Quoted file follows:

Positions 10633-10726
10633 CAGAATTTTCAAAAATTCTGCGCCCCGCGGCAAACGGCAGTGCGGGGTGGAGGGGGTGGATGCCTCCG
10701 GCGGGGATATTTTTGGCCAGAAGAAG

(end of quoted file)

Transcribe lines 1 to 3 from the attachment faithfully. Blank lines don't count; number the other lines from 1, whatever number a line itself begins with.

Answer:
Positions 10633-10726
10633 CAGAATTTTCAAAAATTCTGCGCCCCGCGGCAAACGGCAGTGCGGGGTGGAGGGGGTGGATGCCTCCG
10701 GCGGGGATATTTTTGGCCAGAAGAAG